Wednesday, 15 April 2009

Global confidence up but US retail sales fall

Confidence in the global economy has risen recently, the Bloomberg Professional Global Confidence Index climbing to 21.2 in April from 5.95 in March. Still, yesterday's data on US retail sales show that it is too soon to call a bottom in the economy, even if the Fed chairman thinks that the worst may be over.

From Bloomberg:

Retail sales in the U.S. unexpectedly fell in March as soaring job losses forced consumers to pull back.

The 1.1 percent decrease followed a 0.3 percent gain in February that was stronger than previously estimated, the Commerce Department said today in Washington. Auto dealers, electronics stores and restaurants led the decline.

Less consumer spending heading into the second quarter means the recession is likely to persist. Still, Federal Reserve Chairman Ben S. Bernanke said today there are signs that the “sharp decline” in the U.S. economy is slowing, indicating a potential “first step” toward recovery...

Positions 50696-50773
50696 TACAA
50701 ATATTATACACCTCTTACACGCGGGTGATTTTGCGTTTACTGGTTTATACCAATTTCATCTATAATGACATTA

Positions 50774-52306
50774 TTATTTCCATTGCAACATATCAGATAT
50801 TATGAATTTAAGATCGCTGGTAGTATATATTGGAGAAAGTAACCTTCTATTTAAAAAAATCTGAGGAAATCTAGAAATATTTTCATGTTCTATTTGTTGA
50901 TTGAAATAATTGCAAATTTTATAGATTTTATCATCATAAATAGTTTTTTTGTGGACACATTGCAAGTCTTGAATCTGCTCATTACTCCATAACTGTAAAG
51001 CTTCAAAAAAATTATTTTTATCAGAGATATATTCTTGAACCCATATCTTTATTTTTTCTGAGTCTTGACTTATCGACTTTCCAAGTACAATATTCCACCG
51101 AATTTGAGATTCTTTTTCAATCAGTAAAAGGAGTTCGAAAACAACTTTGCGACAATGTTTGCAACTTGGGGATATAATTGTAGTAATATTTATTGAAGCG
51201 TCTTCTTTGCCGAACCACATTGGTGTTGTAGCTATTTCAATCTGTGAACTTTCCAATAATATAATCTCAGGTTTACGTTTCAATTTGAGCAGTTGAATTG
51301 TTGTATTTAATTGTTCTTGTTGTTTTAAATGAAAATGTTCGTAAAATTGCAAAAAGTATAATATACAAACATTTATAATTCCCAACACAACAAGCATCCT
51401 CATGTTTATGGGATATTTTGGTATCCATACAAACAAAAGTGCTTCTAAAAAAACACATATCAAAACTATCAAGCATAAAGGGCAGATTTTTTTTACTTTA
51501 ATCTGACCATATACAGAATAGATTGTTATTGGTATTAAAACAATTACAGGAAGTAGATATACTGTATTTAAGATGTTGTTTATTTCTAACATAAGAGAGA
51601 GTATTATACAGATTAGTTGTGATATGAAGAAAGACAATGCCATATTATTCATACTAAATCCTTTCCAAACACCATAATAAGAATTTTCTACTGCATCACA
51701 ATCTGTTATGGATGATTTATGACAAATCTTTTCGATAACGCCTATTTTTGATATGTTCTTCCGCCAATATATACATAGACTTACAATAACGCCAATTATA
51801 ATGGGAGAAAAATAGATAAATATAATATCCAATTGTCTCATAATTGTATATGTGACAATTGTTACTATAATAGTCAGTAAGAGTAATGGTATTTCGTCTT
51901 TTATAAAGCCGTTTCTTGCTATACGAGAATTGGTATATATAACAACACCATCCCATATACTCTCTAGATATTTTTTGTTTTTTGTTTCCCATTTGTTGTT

Another government report showed prices paid to U.S. producers unexpectedly fell in March after two months of gains, indicating the recession is keeping inflation under control.

The 1.2 percent decrease followed a 0.1 percent gain in February, figures from the Labor Department showed today in Washington. Excluding fuel and food, so-called core prices were unchanged. Over the last 12 months, wholesale expenses fell by the most in almost six decades.

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